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Ratification of the Constitution by the states: Delaware. Microform supplement
[3A] ([1978])

Rodney, Thomas, 1744-1811
From Thomas Rodney, Poplar Grove, 15 April 1788,   pp. 343-345

Page 344

being once more put in their hands, they may Obtain their
wishes: for while they ware the golden medal of the
Cincinnati, they will not be easy Untill Some Order of
military Knighthood is established. Perhaps when one of
these Interests Obtains the government and the other the
Sword they will agree, That the one Shall be Peers of the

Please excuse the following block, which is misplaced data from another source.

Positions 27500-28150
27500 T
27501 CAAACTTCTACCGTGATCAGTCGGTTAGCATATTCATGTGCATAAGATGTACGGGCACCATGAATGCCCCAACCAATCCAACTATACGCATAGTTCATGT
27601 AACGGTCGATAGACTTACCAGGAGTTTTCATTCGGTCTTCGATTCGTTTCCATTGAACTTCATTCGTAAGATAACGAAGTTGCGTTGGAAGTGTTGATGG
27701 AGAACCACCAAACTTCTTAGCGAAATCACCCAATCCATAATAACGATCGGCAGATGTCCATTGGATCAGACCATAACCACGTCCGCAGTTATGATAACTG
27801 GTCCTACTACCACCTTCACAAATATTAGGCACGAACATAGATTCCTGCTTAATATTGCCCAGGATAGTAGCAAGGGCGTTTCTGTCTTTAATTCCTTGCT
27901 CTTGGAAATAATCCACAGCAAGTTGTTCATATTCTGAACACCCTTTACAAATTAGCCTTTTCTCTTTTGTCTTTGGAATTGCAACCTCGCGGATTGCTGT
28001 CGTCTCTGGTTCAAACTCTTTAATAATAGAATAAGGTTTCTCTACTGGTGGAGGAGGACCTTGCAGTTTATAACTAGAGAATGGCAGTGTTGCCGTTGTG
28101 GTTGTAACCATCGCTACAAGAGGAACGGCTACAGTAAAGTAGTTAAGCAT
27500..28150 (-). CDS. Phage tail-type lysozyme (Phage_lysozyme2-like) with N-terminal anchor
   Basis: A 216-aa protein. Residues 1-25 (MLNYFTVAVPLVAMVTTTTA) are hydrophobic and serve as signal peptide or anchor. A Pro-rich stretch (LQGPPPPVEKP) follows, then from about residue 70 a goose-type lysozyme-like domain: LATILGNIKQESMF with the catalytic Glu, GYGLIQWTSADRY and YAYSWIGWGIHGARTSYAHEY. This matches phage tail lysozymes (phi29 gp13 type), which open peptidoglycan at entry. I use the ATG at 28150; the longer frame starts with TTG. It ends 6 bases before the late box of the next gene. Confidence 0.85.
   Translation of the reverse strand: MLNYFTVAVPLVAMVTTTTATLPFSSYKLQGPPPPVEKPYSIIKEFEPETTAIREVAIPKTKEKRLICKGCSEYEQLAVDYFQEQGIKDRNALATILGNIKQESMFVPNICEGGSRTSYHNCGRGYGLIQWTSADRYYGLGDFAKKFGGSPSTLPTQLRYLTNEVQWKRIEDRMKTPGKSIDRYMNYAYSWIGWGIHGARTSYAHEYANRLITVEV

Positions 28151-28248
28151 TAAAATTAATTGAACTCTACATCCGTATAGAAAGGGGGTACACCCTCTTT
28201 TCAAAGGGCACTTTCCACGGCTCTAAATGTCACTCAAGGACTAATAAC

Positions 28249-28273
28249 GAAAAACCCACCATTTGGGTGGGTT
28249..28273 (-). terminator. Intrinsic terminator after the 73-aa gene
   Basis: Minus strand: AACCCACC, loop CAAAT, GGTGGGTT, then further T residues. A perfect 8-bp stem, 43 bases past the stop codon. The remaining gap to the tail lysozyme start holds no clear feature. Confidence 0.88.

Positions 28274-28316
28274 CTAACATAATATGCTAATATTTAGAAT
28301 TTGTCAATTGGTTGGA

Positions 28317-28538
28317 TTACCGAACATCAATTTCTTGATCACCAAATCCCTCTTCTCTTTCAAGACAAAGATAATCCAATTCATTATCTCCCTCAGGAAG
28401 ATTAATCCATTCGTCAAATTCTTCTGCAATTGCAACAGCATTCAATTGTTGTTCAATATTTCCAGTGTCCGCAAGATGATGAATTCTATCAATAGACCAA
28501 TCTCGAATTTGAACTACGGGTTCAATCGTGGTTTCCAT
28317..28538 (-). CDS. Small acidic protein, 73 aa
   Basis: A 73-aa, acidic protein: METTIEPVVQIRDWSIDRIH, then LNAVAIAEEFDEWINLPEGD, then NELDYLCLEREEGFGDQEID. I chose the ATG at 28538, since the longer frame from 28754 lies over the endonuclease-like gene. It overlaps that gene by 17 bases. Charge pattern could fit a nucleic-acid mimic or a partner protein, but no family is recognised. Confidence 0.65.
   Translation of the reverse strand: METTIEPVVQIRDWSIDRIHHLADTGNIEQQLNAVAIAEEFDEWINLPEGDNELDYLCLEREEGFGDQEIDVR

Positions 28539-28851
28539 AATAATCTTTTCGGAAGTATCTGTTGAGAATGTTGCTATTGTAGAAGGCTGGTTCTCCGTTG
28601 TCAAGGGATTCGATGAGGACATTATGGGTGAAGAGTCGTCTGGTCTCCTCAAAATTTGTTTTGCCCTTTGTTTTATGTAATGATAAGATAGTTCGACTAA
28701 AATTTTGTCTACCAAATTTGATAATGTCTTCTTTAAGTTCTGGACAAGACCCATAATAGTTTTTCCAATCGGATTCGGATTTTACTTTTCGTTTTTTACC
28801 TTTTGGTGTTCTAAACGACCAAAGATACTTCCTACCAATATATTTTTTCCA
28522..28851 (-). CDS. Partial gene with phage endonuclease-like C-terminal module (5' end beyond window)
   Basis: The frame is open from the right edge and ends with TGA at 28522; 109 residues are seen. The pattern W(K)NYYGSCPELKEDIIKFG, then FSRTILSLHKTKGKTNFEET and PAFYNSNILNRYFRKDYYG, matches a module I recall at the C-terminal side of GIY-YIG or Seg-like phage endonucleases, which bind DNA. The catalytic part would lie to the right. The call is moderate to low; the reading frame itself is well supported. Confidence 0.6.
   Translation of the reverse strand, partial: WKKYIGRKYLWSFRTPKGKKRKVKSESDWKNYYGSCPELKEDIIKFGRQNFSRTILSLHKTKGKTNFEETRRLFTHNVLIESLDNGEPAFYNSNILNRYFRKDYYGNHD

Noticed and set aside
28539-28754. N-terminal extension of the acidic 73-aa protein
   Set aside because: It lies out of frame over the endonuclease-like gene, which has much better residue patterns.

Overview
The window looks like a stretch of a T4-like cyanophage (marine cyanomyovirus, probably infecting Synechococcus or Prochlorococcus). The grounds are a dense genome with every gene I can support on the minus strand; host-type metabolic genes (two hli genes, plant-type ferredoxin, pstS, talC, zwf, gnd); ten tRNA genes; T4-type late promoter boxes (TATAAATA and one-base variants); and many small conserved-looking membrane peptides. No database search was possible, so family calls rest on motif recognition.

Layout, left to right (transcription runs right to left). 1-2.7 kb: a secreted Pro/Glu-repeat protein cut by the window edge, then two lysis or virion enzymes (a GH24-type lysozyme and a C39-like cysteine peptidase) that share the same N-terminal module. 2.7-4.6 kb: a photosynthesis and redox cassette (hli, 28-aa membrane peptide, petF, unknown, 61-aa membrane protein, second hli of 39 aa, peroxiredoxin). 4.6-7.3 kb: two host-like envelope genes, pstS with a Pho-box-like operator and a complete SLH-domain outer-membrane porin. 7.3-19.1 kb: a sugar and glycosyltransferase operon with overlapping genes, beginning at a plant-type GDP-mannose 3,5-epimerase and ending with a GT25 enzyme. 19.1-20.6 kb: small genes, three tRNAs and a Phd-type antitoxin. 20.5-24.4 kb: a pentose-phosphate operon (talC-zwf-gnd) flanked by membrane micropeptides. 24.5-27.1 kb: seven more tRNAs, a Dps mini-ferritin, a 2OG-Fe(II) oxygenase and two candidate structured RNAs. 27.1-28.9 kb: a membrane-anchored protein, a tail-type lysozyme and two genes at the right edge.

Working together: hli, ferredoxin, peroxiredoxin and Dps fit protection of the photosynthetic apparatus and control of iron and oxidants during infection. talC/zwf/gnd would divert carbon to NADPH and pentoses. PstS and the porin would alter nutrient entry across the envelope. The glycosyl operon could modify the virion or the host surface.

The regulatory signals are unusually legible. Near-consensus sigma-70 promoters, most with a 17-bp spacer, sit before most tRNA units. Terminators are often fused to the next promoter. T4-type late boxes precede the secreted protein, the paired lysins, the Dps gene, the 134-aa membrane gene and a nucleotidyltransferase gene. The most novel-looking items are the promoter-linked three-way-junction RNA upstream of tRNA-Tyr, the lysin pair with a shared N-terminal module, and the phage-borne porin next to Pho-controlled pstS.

realm; and the other Knights of the Golden Eagle. This at
first perhaps would not be relished by the people at large,
but I do not know that it would prejudice the common welfare.
The republicks of Greece and Rome Had both their Knights and
Nobles, and these Seem to have been Necessary to that
freedom and Splendor, of those celebrafted] Republicks,
which Still enlightens the world. Military Knighthood is
an exciting reward to Young Soldiers; and pays them better
than Mon[ey] and after a Man has Served his country through
the prime of life He considers it as a full reward for all
his Services to be raised to the highest Seat of Honour.
Therefore a country that is without Honors, lacks those
rewards which are a far Stronger Excitment to publick Services
than Money. The Article in the Constitution against confering
any degree of Nobility, is an evidence that there is a
Strong disposition in favour of it, otherwise Such an

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